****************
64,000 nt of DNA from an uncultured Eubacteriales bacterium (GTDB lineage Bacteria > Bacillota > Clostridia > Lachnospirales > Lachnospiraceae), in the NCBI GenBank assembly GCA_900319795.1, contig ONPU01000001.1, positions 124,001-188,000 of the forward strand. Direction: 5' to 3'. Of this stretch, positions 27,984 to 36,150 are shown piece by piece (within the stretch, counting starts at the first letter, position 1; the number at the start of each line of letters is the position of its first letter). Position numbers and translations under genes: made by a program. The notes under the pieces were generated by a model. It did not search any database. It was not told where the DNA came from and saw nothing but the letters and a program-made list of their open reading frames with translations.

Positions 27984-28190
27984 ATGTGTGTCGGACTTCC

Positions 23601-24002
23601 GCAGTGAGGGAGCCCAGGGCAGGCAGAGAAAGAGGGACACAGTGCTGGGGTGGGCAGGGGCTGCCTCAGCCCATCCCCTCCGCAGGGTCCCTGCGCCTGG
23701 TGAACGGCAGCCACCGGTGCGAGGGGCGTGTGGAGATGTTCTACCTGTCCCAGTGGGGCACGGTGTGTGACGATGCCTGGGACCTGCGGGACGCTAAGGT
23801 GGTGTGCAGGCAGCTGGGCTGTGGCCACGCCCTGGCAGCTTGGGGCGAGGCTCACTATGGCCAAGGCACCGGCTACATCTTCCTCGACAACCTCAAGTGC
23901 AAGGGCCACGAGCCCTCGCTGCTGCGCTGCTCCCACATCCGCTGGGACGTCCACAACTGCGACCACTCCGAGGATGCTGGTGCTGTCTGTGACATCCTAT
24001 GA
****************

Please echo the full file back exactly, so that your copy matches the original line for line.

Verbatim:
64,000 nt of DNA from an uncultured Eubacteriales bacterium (GTDB lineage Bacteria > Bacillota > Clostridia > Lachnospirales > Lachnospiraceae), in the NCBI GenBank assembly GCA_900319795.1, contig ONPU01000001.1, positions 124,001-188,000 of the forward strand. Direction: 5' to 3'. Of this stretch, positions 27,984 to 36,150 are shown piece by piece (within the stretch, counting starts at the first letter, position 1; the number at the start of each line of letters is the position of its first letter). Position numbers and translations under genes: made by a program. The notes under the pieces were generated by a model. It did not search any database. It was not told where the DNA came from and saw nothing but the letters and a program-made list of their open reading frames with translations.

Positions 27984-28190
27984 ATGTGTGTCGGACTTCC

Positions 23601-24002
23601 GCAGTGAGGGAGCCCAGGGCAGGCAGAGAAAGAGGGACACAGTGCTGGGGTGGGCAGGGGCTGCCTCAGCCCATCCCCTCCGCAGGGTCCCTGCGCCTGG
23701 TGAACGGCAGCCACCGGTGCGAGGGGCGTGTGGAGATGTTCTACCTGTCCCAGTGGGGCACGGTGTGTGACGATGCCTGGGACCTGCGGGACGCTAAGGT
23801 GGTGTGCAGGCAGCTGGGCTGTGGCCACGCCCTGGCAGCTTGGGGCGAGGCTCACTATGGCCAAGGCACCGGCTACATCTTCCTCGACAACCTCAAGTGC
23901 AAGGGCCACGAGCCCTCGCTGCTGCGCTGCTCCCACATCCGCTGGGACGTCCACAACTGCGACCACTCCGAGGATGCTGGTGCTGTCTGTGACATCCTAT
24001 GA